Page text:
You both get muddy
One of the hardest things for a criminal defense lawyer to overcome in a trial is his clients own statements to the police. Many people believe that anything they say to the police cannot be used against them unless the police read them the Miranda Warning. The fact is, however, that the Miranda Warning only applies to a rather narrow group of people.
Two conditions for Miranda
The police are required to read what is known as the Miranda Warning to you when two conditions have been met. First, you must be under arrest. The police do not have to say any magic words in order to place you under arrest. Instead, courts typically look at whether a reasonable person under the circumstances would have felt they were free to leave. Freedom to leave, however, is not the only criteria. The police can detain you for an "investigative stop" without the courts saying you were under arrest. Typically, these are in cases where the police pull you over for a traffic or other violation of the law. The police are allowed to detain you for a reasonable amount of time to conduct their investigation and issue you a warning or traffic ticket. After that time period passes, however, the detention will either be deemed voluntary or compulsory.
Voluntary is always the State's strongest argument. You are free to sit and talk with an officer as long as you and he both agree to do talk. The police are not generally required to tell you that you are free to leave in order for a traffic stop to turn into a voluntary stop. One typical scenario we see is that the police will stop you, write you a ticket and tell you that you are free to leave. Then, just as you reach your door to get back in your car the officer will yell out something like, "Hey Mr. Burns, can I talk to you for a minute?" You then walk back and talk with the officer. This is usually considered a voluntary encounter because the reason the officer stopped you has concluded and you were released. You then voluntarily chose to return to the officer and carry on a conversation. Of course, on the side of the road you are likely to think that you have to comply with the officer's request to talk.
The second condition that must be met before the officer is required to read you the Miranda Warning is that the police must ask you questions. There are a number of cases where a suspect has been arrested and the officer has not read him the Miranda Warning. The suspect, thinking he is smarter than the cop, will then just start blabbing all of his business on the car ride to the jail. The suspect thinks that since he was not Mirandized the state cannot use anything he said against him in court. WRONG! In all of these cases the courts find that the suspect statements were voluntary and not solicited by the officer, thus they allow them into the trial as confessions.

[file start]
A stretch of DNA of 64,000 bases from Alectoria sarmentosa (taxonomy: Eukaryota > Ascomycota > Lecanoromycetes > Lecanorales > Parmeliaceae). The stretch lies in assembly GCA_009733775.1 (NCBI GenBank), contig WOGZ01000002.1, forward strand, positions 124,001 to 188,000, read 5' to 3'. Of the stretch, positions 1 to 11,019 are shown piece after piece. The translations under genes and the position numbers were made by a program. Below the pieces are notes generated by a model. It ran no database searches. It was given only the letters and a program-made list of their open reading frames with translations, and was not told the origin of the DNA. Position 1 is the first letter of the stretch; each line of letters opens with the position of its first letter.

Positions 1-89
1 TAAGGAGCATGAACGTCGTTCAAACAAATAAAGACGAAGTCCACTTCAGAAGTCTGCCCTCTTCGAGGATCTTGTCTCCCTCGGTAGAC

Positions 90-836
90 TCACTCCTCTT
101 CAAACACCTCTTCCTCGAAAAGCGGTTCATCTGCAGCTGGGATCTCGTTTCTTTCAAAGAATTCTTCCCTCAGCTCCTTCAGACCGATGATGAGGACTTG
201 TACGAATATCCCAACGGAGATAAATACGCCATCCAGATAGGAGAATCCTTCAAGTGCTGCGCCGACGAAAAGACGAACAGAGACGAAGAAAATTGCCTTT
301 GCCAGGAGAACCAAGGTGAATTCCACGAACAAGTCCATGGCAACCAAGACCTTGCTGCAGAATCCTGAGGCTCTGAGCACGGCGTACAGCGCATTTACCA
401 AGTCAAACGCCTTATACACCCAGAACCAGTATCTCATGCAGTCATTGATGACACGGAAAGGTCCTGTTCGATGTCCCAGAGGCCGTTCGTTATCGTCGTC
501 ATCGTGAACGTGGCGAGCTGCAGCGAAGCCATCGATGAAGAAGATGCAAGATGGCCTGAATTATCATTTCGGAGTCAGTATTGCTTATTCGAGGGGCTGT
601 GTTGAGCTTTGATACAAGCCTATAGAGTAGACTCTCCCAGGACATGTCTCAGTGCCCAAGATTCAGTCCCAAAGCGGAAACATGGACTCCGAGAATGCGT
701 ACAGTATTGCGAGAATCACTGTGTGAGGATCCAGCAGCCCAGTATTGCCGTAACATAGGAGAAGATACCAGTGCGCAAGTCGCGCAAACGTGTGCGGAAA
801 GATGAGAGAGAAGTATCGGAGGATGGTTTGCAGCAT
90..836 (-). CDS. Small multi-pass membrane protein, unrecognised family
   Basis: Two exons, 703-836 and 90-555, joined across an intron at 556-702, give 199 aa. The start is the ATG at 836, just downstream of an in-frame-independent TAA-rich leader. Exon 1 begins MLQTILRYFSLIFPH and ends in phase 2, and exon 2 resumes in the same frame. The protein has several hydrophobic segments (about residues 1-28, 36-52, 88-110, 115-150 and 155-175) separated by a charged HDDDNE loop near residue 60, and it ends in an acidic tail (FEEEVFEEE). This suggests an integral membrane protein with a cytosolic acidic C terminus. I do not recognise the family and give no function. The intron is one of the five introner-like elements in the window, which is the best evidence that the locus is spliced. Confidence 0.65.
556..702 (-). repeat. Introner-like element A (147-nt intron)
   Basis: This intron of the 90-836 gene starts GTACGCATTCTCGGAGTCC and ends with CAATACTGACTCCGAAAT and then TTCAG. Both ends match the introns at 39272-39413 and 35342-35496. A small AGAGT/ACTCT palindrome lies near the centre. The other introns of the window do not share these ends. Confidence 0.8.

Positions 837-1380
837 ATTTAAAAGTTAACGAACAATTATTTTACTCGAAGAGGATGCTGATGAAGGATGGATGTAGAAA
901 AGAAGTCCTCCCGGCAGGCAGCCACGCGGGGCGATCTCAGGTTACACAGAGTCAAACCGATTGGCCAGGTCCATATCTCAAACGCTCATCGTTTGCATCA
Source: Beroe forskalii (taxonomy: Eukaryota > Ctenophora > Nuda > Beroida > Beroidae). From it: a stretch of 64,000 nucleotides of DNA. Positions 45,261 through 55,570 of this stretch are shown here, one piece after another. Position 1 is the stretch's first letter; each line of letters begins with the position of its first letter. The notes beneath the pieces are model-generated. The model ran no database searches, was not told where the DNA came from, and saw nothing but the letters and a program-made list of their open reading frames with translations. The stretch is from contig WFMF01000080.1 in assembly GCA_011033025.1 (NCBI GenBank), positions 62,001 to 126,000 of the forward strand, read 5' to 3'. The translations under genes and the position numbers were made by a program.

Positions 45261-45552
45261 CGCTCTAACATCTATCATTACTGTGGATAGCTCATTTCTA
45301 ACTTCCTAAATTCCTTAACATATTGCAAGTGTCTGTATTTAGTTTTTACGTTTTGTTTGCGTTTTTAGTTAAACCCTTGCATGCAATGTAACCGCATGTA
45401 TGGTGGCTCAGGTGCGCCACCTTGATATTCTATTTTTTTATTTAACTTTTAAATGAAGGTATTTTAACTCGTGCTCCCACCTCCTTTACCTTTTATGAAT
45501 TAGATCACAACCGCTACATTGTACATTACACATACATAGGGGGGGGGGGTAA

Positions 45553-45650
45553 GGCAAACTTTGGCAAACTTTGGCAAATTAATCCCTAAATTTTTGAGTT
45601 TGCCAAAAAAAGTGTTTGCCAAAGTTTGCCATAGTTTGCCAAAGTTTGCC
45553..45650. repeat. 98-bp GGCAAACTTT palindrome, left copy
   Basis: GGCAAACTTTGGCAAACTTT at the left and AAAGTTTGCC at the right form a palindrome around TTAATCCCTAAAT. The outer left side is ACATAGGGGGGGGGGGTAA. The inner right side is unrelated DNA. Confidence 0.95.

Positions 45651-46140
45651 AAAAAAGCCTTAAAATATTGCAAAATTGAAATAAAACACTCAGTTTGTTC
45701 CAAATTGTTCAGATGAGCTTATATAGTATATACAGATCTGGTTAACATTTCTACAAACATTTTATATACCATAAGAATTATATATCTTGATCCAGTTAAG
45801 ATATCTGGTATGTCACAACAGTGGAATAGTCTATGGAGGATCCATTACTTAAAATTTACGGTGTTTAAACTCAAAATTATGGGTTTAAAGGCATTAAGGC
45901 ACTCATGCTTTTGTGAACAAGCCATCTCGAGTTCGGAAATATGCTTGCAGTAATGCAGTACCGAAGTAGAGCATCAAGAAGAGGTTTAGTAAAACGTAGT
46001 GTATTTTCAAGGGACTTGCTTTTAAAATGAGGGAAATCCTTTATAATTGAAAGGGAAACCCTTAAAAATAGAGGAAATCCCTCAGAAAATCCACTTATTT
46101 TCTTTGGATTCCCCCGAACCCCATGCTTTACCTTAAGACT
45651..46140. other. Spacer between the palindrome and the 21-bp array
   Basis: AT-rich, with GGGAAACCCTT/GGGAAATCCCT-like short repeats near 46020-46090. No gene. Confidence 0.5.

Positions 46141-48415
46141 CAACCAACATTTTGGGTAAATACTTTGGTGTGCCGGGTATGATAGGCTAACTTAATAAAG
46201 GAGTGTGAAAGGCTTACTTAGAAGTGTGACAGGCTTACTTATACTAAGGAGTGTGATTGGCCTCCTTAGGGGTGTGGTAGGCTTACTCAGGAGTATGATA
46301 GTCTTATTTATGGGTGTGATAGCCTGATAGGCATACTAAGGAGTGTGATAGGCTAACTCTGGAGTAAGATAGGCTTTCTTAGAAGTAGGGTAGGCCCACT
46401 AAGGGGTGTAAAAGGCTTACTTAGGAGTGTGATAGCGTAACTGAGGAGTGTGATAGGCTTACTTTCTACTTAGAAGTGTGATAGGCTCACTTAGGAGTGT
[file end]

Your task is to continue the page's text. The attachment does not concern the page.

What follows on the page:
Ask and Ye Shall Receive
If you are dealing with the police it is best to ask the officer at the beginning of the encounter if he is requiring you to stay there and talk to him, or whether he is requesting you to stay and talk. Officers are trained to answer this question as vaguely as possible. They will say things like, "Why don't you want to talk to me?", "You don't have anything to hide, do you? An innocent person would not object to talking to the police." Don't fall for this bait. Before you know it, he will pull the bait and switch the once voluntary stop into an arrest because of the things you "voluntarily" told him.
Also, if the officer tells you that you are not free to leave, then ask him to please let you know as soon as you are free to leave. Make you request explicit and make sure the officer acknowledges your request. If the encounter with the officer goes further than five minutes I would recommend asking him every five minutes whether you are free to leave, and specifically tell him that you want to leave. That way, the state will not be able to argue that your encounter with the police was voluntary at any point.
It is still best not to talk the police without an attorney. Some people will talk the police without an attorney because they think they do not have anything to hide. Others will talk because they think they can lie or bluff their way around the officers questions. Still others will talk because they are under the impression that they are required to answer police questions, or due to psychological pressure. The fact is that you will not likely know what the police officer is really investigating when he stops you. Give him your driver's license, proof of insurance, and registration, then remain silent. You may be smarter than the cop, but you are on his turf and whatever he does will have tons of government lawyers to back him up for free. You have to pay for a lawyer to back you up. He doesn't. You may win the battle but lose the war. Finally, do not underestimate the value or intensity of psychological pressure. In police encounters it is incredibly tough. That is why we have false confessions, and people turning over evidence against themselves on a daily basis. Understand that the best way to win a police encounter is to not engage in it. You'll be ahead of the game if you do.
Do you have an example of a time when you had an encounter with the police that one of these three factors came into play during the encounter? What were the circumstances? How did it turn out? Would you do it differently after reading this post? Share with us below.
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